Dr. Scagliotti on Targeted Therapies and Chemotherapy

Dr. Giorgio Scagliotti, from the University of Turin, San Luigi Hospital, on Combining Targeted Therapies With Chemotherapy for Lung Cancer Patients.

Giorgio V. Scagliotti, MD, PhD, head of the Thoracic Oncology Unit, Department of Clinical and Biological Sciences, University of Turin, San Luigi Hospital, Orbassano, Italy, discusses the administration of targeted therapies and chemotherapy for patients with non-small cell lung cancer (NSCLC).

Scagliotti believes that chemotherapy and targeted therapies can be used together, when given sequentially. As an example, patents that develop an acquired mutation in T790M after receiving an EGFR targeted therapy may be more sensitive to chemotherapy. Additionally, trials have shown that patients with ALK translocations demonstrate lower TS RNA levels, denoting sensitivity to pemetrexed.

Overall, targeted therapies and chemotherapy should not be used concomitantly, Scagliotti believes. But in the near future, for a molecularly defined patient population, targeted therapies could be combined in a sequential fashion with cytotoxic chemotherapies for patients with NSCLC.

Related Videos
Julia Rotow, MD, clinical director, Lowe Center for Thoracic Oncology, Dana-Farber Cancer Institute; assistant professor, medicine, Harvard Medical School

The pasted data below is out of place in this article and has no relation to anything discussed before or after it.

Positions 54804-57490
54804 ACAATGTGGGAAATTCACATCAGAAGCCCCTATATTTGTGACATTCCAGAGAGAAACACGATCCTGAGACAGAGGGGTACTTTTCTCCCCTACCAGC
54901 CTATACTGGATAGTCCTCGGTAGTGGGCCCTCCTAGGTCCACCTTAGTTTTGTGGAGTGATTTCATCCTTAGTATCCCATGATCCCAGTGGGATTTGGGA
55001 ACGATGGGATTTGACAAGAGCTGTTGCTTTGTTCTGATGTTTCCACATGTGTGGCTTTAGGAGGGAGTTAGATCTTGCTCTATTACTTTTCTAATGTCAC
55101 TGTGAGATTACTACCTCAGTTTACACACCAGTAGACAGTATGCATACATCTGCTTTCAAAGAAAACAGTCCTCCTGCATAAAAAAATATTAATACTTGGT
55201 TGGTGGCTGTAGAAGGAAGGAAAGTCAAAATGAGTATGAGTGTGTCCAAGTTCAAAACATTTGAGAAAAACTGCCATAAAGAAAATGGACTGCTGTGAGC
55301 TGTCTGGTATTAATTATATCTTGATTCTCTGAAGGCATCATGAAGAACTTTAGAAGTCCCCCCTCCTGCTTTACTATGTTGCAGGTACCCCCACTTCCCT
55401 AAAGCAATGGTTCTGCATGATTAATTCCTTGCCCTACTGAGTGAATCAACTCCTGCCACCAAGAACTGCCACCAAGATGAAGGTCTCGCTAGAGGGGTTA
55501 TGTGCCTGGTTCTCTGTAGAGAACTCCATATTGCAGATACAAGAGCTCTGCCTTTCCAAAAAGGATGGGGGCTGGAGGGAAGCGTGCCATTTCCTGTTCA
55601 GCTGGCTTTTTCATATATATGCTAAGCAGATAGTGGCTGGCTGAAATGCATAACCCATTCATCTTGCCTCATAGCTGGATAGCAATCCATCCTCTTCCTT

Joshua K. Sabari, MD, assistant professor, Department of Medicine, New York University Grossman School of Medicine; director, High Reliability Organization Initiatives, Perlmutter Cancer Center
Alastair Thompson, BSc, MBChB, MD, FRCS
C. Ola Landgren, MD, PhD
Sara M. Tolaney, MD, MPH
Adam M. Brufsky, MD, PhD, FACP
Justin M. Watts, MD
Sara M. Tolaney, MD, MPH
Leah Backhus, MD, MPH, FACS, professor, University Medical Line, Cardiothoracic Surgery, co-director, Thoracic Surgery Clinical Research Program, associate program director, Thoracic Track, CT Surgery Residency Training Program, Thelma and Henry Doelger Professor of Cardiovascular Surgery, Stanford Medicine; chief, Thoracic Surgery, VA Palo Alto
Roy S. Herbst, MD, PhD, Ensign Professor of Medicine (Medical Oncology), professor, pharmacology, deputy director, Yale Cancer Center; chief, Medical Oncology, director, Center for Thoracic Cancers, Yale Cancer Center and Smilow Cancer Hospital; assistant dean, Translational Research, Yale School of Medicine